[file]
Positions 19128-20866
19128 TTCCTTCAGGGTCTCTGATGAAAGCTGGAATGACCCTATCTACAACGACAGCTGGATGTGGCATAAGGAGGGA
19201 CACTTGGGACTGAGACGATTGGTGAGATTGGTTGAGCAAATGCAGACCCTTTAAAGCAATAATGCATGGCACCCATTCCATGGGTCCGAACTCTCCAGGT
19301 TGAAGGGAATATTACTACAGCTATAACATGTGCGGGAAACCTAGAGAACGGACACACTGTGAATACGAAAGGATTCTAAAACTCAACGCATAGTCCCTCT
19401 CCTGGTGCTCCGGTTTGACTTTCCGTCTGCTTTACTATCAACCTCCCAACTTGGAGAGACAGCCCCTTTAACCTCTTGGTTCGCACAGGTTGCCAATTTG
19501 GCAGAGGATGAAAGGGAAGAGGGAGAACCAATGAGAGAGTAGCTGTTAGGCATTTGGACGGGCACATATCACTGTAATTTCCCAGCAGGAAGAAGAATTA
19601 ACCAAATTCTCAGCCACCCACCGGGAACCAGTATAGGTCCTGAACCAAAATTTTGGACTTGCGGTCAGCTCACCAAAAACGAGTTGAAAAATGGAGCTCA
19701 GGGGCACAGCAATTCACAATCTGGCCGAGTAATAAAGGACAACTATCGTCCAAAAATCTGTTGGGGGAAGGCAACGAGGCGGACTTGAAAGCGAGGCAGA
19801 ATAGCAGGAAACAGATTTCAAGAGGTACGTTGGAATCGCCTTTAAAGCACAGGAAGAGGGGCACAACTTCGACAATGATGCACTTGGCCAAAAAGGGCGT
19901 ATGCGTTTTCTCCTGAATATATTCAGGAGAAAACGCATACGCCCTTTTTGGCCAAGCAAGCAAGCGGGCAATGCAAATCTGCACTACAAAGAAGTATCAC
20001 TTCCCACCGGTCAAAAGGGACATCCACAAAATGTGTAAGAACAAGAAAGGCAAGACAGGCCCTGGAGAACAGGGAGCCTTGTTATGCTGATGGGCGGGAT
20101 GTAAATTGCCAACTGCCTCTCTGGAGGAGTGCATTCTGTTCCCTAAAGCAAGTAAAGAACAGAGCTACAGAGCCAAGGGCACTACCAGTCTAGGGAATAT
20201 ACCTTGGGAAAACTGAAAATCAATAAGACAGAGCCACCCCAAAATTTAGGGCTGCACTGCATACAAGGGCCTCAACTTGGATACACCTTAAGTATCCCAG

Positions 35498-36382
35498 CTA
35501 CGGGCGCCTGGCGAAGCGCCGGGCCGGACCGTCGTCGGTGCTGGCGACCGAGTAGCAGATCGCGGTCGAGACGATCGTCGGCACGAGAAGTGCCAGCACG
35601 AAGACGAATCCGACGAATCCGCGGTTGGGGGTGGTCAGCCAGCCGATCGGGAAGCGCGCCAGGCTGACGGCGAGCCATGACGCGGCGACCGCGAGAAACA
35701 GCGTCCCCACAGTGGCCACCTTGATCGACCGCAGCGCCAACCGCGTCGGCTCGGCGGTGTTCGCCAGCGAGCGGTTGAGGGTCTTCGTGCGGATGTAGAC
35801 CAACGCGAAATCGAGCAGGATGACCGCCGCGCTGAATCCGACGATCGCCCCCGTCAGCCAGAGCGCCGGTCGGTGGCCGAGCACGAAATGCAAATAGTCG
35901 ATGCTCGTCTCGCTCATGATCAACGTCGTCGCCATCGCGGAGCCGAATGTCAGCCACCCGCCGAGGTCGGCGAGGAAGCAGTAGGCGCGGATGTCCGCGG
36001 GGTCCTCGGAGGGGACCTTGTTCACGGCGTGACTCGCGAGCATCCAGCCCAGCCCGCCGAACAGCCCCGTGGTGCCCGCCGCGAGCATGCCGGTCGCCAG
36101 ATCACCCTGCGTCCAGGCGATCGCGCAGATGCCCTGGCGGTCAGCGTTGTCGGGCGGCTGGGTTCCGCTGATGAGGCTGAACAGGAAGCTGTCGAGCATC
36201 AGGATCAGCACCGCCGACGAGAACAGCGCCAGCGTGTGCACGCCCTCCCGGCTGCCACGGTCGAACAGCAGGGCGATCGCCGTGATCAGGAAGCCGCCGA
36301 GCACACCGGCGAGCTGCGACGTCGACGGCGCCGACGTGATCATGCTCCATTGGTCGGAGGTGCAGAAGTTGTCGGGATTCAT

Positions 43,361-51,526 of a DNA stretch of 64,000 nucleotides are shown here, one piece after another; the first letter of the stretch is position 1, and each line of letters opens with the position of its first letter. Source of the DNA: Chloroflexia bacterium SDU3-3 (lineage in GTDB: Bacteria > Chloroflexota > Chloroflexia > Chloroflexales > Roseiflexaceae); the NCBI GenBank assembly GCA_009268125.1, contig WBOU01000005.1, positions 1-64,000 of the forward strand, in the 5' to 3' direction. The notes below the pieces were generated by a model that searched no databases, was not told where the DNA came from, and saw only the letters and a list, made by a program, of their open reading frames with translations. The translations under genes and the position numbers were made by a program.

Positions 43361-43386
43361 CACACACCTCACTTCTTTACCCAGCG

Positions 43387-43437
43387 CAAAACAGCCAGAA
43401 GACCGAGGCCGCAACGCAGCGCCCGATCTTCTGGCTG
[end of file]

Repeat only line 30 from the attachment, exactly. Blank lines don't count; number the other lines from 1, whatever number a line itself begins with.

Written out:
43401 GACCGAGGCCGCAACGCAGCGCCCGATCTTCTGGCTG